else
               print ("Hostname is currently " .. f.value )
       end
end 

view_resolver = function (self)
        return private.view
end


Now we can test:

# lua helloworld.lua update "1 2 3"
   1 2 3 is not a valid hostname 
# lua helloworld.lua update        
   is not a valid hostname 
# lua helloworld.lua update Alpine
  Hostname is currently Alpine


But we have two problems:

1. We now have to make a view resolver and view function for every controller. If we add a date setting controller, we'll have to make a view resolver and view function for it, and so on.

2. Perhaps more importantly, view_resolver is now an "action" in our appliction. Recall that invalid actions are captured, but try this:

 # lua helloworld.lua no_such_action Alpine
    The following unhandled application error occured:
  
    controller: "hostname" does not have a "no_such_action" action.
 
 # lua helloworld.lua view_resolver Alpine 
    The following unhandled application error occured:
  
    ./helloworld/app/hostname-controller.lua:27: attempt to index local 'f' (a   function value)
    stack traceback:
       ./helloworld/app/hostname-controller.lua:27: in function 'viewfunc'
       ./mvc.lua:139: in function <./mvc.lua:90>
       [C]: in function 'xpcall'
       ./mvc.lua:90: in function 'dispatch'
       helloworld.lua:23: in main chunk
       [C]: ?


Because view_resolver is an action in the worker table, the mvc.lua runs it; but it returns a function, not a table, and causes an unhandled exception.

Move the view resolver to the application level

The solution to both problems is to move the view resolver and the view function out of the controller's worker table, into the next higher level, in this case, the application's worker table:


1. Delete the private.view and view_resolver functions from helloworld/app/hostname-controller.lua

2. Add the following to helloworld/app/app-controller.lua

local private = {}

private.view = function ( controller, action, viewtable )
        io.write(string.format("Controller: %s  Action: %s\n",
                controller or "", action or ""))
        io.write ("Returned a table with the following values:\n")
        for k,v in pairs(viewtable) do
                io.write(string.format("%s\t%s\n", k, v))
        end
end

view_resolver = function (self)
        return function (viewtable)
                return private.view (self.conf.controller, self.conf.action, viewtable)
        end
end


This creates a more "generic" view, but one that will work for any controller - not just hostname.


Now things work as they should:

# lua helloworld.lua update "one two"
  Controller: hostname  Action: update
  Returned a table with the following values:
  value   one two
  type    string
  msg     Hostname can contain alphanumerics only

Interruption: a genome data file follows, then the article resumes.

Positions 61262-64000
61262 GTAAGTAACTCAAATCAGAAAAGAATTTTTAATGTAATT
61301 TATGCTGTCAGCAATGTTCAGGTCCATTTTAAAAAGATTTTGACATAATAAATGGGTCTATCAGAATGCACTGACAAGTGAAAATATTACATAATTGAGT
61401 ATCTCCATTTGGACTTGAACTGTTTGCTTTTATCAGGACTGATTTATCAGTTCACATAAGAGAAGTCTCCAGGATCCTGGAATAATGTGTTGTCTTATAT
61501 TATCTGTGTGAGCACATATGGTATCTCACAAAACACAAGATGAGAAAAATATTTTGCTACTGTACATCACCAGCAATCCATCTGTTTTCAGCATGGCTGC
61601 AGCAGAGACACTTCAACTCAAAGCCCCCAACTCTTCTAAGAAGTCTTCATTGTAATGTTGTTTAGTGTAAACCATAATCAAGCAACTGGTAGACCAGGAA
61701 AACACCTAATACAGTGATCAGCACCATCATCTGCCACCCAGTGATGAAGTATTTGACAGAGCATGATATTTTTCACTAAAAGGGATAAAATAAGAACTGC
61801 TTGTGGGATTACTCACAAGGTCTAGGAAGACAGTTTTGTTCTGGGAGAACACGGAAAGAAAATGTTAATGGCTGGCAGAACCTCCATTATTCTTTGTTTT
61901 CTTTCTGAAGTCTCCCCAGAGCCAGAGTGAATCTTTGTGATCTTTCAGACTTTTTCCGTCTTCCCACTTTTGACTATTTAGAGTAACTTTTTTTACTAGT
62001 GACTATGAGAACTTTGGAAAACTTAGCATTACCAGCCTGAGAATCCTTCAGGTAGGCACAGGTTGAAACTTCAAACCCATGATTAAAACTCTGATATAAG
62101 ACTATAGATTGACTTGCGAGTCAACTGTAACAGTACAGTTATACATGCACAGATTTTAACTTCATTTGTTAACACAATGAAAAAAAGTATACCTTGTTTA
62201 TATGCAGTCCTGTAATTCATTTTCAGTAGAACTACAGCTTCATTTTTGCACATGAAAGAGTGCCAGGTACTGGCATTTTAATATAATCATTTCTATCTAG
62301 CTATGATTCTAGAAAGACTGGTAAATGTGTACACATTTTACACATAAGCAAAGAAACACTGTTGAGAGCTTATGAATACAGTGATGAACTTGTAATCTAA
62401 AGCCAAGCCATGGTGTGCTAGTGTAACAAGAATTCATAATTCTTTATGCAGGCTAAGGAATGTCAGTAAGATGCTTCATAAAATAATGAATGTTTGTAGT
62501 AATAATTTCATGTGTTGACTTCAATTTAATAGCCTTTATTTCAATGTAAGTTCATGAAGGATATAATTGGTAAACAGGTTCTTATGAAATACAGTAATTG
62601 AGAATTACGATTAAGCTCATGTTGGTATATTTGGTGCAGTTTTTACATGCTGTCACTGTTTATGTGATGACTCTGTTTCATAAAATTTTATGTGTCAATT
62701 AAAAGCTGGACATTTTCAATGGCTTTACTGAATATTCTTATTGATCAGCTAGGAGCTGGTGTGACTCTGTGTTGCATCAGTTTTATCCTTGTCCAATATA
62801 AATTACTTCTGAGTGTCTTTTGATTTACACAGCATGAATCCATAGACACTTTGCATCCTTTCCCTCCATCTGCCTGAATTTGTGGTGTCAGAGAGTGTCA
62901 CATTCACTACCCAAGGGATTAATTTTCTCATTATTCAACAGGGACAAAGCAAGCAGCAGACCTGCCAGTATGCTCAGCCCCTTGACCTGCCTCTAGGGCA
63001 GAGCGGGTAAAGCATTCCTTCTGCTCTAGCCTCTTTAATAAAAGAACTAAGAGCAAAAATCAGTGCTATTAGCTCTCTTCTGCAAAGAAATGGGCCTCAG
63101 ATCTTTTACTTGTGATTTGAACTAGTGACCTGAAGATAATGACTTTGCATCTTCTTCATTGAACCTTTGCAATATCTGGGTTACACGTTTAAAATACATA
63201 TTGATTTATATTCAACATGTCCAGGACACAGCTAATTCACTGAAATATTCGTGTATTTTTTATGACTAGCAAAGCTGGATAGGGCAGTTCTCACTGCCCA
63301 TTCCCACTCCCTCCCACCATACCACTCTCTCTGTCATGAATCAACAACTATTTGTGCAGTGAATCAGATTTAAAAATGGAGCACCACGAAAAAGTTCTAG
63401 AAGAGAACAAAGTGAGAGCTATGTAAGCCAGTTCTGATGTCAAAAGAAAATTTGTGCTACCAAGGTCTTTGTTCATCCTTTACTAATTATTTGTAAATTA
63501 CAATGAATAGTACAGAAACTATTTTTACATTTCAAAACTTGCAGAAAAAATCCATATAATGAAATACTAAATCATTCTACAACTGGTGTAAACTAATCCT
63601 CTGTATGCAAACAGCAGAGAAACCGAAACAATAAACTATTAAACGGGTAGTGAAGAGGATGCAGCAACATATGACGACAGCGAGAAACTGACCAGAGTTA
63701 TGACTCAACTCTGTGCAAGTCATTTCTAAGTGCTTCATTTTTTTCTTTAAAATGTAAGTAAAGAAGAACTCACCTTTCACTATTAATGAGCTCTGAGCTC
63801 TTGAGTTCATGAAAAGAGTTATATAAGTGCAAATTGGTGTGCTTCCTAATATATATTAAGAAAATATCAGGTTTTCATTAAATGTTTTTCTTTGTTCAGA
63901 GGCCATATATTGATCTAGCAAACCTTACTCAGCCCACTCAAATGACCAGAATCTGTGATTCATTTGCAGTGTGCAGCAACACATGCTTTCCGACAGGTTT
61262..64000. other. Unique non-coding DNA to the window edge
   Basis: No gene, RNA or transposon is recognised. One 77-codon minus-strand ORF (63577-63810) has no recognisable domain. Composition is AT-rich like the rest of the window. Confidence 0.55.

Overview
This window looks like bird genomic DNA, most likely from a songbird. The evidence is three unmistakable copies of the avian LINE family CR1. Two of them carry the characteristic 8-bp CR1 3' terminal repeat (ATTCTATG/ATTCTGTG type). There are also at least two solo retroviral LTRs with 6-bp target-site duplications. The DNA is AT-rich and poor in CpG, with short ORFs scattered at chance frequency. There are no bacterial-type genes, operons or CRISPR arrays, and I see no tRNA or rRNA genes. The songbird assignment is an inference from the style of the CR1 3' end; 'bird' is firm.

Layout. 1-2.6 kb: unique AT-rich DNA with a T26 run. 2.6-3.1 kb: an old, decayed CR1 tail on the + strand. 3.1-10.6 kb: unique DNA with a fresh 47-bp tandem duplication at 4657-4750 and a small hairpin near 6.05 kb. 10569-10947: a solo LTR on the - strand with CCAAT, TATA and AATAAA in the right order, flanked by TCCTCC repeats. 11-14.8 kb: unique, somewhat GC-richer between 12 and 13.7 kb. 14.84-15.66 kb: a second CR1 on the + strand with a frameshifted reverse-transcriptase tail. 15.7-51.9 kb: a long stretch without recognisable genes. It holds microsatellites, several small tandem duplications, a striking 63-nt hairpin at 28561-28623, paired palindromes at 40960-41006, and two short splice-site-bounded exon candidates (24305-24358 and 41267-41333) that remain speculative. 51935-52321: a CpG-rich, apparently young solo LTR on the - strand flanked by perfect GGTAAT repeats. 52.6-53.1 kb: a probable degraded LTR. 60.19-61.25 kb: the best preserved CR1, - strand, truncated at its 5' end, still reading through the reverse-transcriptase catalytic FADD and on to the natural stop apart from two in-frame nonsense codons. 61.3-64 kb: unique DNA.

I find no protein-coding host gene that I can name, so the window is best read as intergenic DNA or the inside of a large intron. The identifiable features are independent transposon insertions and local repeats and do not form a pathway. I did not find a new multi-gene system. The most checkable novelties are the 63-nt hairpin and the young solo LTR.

# lua helloworld.lua view_resolver "Alpine"
  The following unhandled application error occured:
  
  controller: "hostname" does not have a "view_resolver" action.

mvc load & exec special functions

The mvc.lua module has a provision for executing code on module load, prior to executing the controller's action, just after executing the controller's action, and on module unload.

This is done with the mvc table in the controller. To demonstrate, let's add a few functions to helloworld/app/app-controller.lua

mvc = {}
mvc.on_load = function (self, parent)
        print ("This is the app controller's on_load function")
end

mvc.pre_exec = function (self)
        print ("This is the app controller's pre_exec function")
end 

mvc.post_exec = function (self)
        print ("This is the app controller's post_exec function")
end
mvc.on_unload = function (self)
        print ("This is the app controller's on_unload function")
end

Now running our script shows when the functions get called:

# lua helloworld.lua update "Alpine"
  This is the app controller's on_load function
  This is the app controller's pre_exec function
  This is the app controller's post_exec function
  This is the app controller's on_unload function
  Controller: hostname  Action: update
  Returned a table with the following values:
  value   Alpine
  type    string

We can add mvc functions to a specific controller, as well. Add this to helloworld/app/hostname-controller.lua

mvc = {}
mvc.on_load = function (self, parent)
        print ("This is the hostname controller's on_load function")
end

mvc.pre_exec = function (self)
        print ("This is the hostname controller's pre_exec function")
end 

mvc.post_exec = function (self)
        print ("This is the hostname controller's post_exec function")
end

mvc.on_unload = function (self)
        print ("This is the hostname controller's on_unload function")
end

And this happens:

# lua helloworld.lua update "Alpine"
  This is the app controller's on_load function
  This is the hostname controller's on_load function
  This is the hostname controller's pre_exec function
  This is the hostname controller's post_exec function
  This is the hostname controller's on_unload function
  This is the app controller's on_unload function
  Controller: hostname  Action: update
  Returned a table with the following values:
  value   Alpine
  type    string

Note that both the app and hostname on_load and on_unload functions were run, but only the hostname pre_exec and post_exec functions ran. This is because the pre and post exec functions are run as part of the "action", and the dispatch function looks in the lowest-level controller for the pre/post_exec function. Since hostname now defines those functions, it runs them.

To run both the hostname and app pre_exec function, you must arrange for the hostname pre_exec function to call it's parent pre_exec:

mvc = {}
mvc.on_load = function (self, parent)
       print ("This is the hostname controller's on_load function")
       mvc.parent_pre_exec = parent.worker.mvc.pre_exec
end

mvc.pre_exec = function (self)
        mvc.parent_pre_exec (self)
        print ("This is the hostname controller's pre_exec function")
end